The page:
Figure 2. Results of the assessment of risk of bias in the included studies.

Almost all studies (20/21, 95%) described the AI models in detail. Most of the included studies (19/21, 90%) provided a clear description of the features (predictors) used in the models, and the features in nearly all studies (20/21, 95%) were assessed in the same way for all participants. In all the included studies (21/21, 100%), features were collected without knowledge of outcome data. Thus, the risk of bias owing to the “index test” was rated as low in most of the included studies (19/21, 90%; Figure 2). All studies (21/21, 100%) were judged to have low concerns that the definition, assessment, or timing of predictors in the model did not match the review question (Figure 3).

Figure 3. Results of the assessment of applicability concerns in the included studies.

The outcome of interest (ie, anxiety level) was assessed using appropriate tools in 81% (17/21) of the included studies. The outcome was defined in a similar way for all participants in almost all studies (20/21, 95%) and was determined without knowledge of predictor information in all studies (21/21, 100%). An adequate interval was used between the index test and the reference standard in most studies (17/21, 81%). Accordingly, the risk of bias because of the “reference standard” was low in 90% (19/21) of the studies (Figure 2). All the included studies (21/21, 100%) were judged to have low concerns that the outcome definition, timing, or determination did not match the review question (Figure 3).

All participants enrolled in the study were included in the data analysis in 62% (13/21) of the studies. In 90% (19/21) of the studies, the data preprocessing was carried out appropriately, and in 86% (18/21) of the studies, the breakdown of the training, validation, and test sets was adequate. In 71% (15/21) of the studies, suitable measures were used to evaluate the performance of the models. According to these judgments, 76% (16/21) of the studies had a low risk of bias in the “analysis” domain (Figure 2). Multimedia Appendix 7 [35-55] shows the reviewers’ judgments on the “risk of bias” and “applicability concerns” for each domain in each included study.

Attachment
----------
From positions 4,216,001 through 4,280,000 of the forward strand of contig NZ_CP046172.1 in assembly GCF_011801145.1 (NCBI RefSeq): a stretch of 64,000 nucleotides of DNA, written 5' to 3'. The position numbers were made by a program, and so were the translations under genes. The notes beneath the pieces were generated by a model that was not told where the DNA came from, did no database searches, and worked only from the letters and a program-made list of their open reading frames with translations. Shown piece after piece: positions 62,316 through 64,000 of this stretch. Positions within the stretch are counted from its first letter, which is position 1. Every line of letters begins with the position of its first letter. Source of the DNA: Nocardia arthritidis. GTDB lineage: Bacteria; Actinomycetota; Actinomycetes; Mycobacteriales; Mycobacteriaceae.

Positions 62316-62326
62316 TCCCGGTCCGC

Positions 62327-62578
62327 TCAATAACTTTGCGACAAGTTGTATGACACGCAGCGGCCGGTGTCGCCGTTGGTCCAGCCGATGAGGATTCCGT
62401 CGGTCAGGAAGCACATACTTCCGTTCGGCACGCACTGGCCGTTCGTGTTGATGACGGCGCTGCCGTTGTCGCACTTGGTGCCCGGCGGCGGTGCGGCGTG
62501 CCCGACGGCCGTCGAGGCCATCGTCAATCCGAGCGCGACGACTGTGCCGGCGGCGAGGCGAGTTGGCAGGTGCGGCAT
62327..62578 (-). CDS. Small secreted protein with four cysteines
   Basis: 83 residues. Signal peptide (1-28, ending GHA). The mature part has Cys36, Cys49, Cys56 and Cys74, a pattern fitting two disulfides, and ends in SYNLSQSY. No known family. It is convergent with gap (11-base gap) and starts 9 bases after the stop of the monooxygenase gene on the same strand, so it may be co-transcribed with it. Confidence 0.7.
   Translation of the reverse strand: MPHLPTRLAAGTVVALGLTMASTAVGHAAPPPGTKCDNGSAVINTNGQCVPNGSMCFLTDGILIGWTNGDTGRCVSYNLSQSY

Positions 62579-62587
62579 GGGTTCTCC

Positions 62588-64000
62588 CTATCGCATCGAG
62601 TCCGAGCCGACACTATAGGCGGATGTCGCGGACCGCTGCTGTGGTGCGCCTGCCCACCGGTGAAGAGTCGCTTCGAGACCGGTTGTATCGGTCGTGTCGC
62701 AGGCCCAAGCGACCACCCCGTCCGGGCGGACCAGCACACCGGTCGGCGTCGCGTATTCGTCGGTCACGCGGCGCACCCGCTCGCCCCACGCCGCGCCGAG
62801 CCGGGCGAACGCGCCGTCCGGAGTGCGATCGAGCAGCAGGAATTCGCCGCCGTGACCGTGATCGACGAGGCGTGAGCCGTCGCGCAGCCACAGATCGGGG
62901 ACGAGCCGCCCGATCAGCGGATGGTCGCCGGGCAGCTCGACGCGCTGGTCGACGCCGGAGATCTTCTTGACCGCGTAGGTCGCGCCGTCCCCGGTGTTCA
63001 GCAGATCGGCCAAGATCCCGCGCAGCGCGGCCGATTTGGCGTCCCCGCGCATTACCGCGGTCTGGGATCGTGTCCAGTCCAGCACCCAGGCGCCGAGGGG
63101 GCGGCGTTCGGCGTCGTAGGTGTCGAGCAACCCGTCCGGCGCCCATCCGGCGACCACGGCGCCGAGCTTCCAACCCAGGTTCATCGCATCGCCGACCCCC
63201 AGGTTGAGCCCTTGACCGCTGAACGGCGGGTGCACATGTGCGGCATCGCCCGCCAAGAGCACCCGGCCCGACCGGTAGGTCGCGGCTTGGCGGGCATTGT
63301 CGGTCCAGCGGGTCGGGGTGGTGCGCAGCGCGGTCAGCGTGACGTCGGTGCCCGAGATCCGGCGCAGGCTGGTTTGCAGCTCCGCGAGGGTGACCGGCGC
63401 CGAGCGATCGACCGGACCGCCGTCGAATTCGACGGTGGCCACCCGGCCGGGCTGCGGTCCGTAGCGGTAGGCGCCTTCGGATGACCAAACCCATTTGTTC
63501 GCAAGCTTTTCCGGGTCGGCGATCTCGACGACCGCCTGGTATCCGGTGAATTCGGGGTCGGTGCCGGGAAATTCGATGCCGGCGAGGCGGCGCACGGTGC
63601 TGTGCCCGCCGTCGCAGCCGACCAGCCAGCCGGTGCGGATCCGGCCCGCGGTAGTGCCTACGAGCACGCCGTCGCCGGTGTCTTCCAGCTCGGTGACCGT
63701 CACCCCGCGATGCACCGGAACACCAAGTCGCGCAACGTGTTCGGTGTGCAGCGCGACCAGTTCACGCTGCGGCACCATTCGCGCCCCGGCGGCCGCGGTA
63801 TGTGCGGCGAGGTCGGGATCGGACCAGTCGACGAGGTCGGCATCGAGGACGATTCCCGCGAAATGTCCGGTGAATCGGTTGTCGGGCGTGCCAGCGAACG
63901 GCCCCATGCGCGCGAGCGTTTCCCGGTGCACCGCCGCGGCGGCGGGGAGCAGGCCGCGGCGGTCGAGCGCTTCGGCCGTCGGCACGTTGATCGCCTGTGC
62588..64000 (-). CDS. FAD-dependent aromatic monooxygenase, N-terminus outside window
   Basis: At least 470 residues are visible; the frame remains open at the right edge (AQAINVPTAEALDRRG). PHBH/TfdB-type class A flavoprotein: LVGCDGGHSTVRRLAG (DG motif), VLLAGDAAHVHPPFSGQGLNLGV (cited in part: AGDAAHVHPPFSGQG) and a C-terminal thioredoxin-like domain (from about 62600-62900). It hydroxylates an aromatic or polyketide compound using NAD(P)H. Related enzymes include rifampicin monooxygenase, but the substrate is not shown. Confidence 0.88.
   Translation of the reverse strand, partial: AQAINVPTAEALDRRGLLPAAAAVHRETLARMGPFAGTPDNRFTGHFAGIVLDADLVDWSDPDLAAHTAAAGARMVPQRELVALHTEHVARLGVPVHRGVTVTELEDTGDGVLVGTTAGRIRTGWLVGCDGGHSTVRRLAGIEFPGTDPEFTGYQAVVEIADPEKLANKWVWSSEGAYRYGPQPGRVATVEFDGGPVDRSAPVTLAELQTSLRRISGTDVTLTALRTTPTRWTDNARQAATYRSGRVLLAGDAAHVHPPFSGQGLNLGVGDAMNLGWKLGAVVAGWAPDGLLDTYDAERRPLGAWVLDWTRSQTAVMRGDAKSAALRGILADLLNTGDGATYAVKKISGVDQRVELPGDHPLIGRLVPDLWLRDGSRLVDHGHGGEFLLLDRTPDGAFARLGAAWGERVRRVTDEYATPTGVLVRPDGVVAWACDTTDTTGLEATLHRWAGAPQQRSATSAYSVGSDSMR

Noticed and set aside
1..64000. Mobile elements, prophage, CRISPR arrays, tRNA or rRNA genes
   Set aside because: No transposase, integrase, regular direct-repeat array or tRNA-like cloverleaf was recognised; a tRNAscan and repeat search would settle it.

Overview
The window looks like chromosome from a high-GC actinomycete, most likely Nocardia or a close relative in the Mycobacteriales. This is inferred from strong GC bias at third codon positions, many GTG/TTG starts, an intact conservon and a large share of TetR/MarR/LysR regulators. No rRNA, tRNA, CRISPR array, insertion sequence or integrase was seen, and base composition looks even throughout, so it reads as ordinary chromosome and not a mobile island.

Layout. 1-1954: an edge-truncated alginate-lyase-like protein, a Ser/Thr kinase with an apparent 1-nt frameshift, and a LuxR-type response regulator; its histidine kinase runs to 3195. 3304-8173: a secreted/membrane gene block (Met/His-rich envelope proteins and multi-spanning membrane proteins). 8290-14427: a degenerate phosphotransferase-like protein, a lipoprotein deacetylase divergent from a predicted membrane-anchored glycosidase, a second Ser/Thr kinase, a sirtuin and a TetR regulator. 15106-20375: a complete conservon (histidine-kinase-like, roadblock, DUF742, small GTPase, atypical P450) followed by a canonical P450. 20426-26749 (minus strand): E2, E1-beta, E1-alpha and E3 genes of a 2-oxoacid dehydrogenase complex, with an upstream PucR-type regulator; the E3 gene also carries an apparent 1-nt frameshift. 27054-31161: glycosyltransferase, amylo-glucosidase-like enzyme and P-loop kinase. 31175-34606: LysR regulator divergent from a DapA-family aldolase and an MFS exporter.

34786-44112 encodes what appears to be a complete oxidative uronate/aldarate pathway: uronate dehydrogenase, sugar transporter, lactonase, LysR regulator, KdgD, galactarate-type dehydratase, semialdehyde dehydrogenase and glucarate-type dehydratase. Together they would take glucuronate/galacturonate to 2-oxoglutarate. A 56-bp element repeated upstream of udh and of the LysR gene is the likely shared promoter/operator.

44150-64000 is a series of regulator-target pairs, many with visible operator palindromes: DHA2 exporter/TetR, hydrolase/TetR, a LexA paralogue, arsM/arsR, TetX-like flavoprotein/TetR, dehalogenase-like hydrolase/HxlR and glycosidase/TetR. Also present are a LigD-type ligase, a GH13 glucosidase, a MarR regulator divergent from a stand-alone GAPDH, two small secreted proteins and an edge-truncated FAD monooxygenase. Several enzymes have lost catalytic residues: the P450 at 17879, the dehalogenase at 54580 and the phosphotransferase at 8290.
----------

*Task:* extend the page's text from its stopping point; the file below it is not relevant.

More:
Results of the Studies


Meta-analyses were carried out for the highest accuracy, sensitivity, and specificity. Furthermore, when applicable, subgroup meta-analyses were performed to assess the performance of wearable AI based on different AI algorithms, aims of AI, wearable devices used, status of wearable devices, data types, data sources, reference standards, and validation methods. The following sections present the aforementioned results.


Wearable AI accuracy, which is the ability of the AI to correctly classify patients with and without anxiety, was examined in 81% (17/21) of the studies. From these investigations, we extracted 40 accuracy estimates as multiple algorithms were often assessed in a single study. The highest accuracies observed spanned 0.50 to 1.00. As displayed in Table 3, a meta-analysis of the 40 estimates derived from 149,909 participants across the 81% (17/21) of studies revealed a pooled mean accuracy of 0.82 (95% CI 0.71-0.89). The meta-analyzed evidence exhibited considerable statistical heterogeneity (P<.001; I2=99.9%). Table 3 also indicates that, through subgroup analyses, no statistically significant difference (P>.05) was found in the highest accuracy between subgroups in all groups.